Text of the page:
June 07--NORMAL -- An appeals court has reversed an earlier decision that ordered McLean County Unit 5 school district to cancel its bus outsourcing contract and resume negotiations with its transportation staff's union.
The 4th District Appellate Court, in an opinion filed Thursday, said evidence indicates Unit 5 bargained in good faith and did not engage in unfair labor practices with its bus drivers and monitors.
"We are certainly pleased with the opinion of the appellate court and are grateful for having the opportunity to have presented our case before them," said Unit 5 Superintendent Gary Niehaus. "We look forward to continuing our partnership with First Student."
Lawyers for the American Federation of State, County and Municipal Employees had claimed the district bargained in bad faith before contracting with First Student. Union leaders could not be reached Friday for comment.
"The (Illinois Education Labor Relations Board's) decision that the district committed an unfair labor practice when it entered into a subcontract with First Student for student transportation services is clearly erroneous and must be set aside," ruled the appellate court.
In May 2012, AFSCME filed the unfair labor practice charge, alleging Unit 5 outsourced bus service in retaliation against bus drivers and monitors who chose a union to represent them in negotiating their contract.
The district honorably dismissed all transportation department employees after the district signed a contract with First Student.
After conducting hearings, Administrative Law Judge Colleen Harvey concluded the district "improperly and unfairly used First Student's bid to gain bargaining power over AFSCME and forced (the union) to bargain against itself."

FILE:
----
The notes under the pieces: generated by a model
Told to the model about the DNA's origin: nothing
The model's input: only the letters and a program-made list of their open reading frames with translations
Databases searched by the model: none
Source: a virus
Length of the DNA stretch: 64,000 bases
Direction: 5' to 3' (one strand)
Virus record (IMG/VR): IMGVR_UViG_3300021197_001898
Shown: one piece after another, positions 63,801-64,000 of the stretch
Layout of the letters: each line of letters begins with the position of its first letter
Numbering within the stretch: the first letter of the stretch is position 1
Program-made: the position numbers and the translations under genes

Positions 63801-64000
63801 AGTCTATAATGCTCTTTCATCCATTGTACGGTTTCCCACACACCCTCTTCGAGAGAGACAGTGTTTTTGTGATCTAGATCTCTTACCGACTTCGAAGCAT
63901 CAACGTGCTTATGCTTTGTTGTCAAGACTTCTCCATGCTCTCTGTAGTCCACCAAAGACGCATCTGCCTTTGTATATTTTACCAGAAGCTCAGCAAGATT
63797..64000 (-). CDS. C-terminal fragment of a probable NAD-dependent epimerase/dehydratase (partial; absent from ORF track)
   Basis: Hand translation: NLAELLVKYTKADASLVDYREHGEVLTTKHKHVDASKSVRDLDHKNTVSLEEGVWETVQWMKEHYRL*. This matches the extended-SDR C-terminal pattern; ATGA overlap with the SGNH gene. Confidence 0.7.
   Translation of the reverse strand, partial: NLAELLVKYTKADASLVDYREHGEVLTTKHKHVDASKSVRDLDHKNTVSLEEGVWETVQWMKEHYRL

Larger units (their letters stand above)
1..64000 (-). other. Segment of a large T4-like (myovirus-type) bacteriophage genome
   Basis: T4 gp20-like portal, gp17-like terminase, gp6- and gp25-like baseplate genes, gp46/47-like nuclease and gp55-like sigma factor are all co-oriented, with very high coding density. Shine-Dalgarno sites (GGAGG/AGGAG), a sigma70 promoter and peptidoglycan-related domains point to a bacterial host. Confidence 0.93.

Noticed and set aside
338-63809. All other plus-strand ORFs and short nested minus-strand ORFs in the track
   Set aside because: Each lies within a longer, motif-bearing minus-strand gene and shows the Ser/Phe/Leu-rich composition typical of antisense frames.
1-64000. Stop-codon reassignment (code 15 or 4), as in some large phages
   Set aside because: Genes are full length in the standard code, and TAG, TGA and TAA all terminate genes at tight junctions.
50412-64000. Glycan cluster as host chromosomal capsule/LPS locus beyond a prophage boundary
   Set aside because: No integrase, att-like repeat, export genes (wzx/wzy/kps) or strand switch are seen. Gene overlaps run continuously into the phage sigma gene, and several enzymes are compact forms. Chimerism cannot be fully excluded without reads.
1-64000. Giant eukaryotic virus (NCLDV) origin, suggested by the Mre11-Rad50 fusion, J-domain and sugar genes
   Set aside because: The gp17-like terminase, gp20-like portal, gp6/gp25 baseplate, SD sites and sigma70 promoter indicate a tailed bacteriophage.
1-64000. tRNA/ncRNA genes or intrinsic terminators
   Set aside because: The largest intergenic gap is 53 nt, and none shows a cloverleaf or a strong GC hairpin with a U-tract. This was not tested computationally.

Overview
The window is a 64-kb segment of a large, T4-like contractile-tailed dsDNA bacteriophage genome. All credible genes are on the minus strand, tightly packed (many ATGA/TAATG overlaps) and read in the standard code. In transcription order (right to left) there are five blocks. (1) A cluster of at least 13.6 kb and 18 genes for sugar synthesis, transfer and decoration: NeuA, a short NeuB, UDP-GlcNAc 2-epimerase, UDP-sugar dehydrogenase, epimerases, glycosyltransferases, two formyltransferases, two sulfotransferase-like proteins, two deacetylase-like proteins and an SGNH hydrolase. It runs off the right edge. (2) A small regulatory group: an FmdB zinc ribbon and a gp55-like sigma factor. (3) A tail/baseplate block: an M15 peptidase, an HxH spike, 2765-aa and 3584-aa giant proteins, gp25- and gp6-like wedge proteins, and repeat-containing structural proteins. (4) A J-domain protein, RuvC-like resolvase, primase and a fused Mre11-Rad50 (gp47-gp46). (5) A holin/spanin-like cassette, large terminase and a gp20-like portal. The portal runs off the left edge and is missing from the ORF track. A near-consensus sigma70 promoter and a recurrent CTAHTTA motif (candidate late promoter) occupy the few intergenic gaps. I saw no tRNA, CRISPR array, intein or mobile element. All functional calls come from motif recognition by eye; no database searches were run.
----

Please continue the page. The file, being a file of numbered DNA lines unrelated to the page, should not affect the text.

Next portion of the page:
But the appellate court said the "inherent destructive" theory has not been adopted by Illinois courts in this type of case. If such a theory was allowed, the appellate court said, every decision by an employer to subcontract work could be labeled "inherently destructive" since such decisions deprive work to whole groups of employees.
The appellate court also noted the district gave AFSCME notice prior to soliciting bids for third-party transportation service and also informed AFSCME that it would consider any counter-proposals submitted by the union.
"The district even told AFSCME what it needed to do to meet the $1.5 million in savings that would result from subcontracting by stating, as the (administrative law judge) found, that the only way AFSCME could possibly compete with First Student was for its membership to accept a wage freeze and to eliminate health insurance benefits," the appellate court said.
"The state of Illinois is currently experiencing dire financial problems. The district has an obligation to be good fiscal stewards when it comes to cost," the appellate court said.
"The evidence is also clear that the decision to terminate the employment of the bus drivers and monitors would have occurred notwithstanding their union activity."
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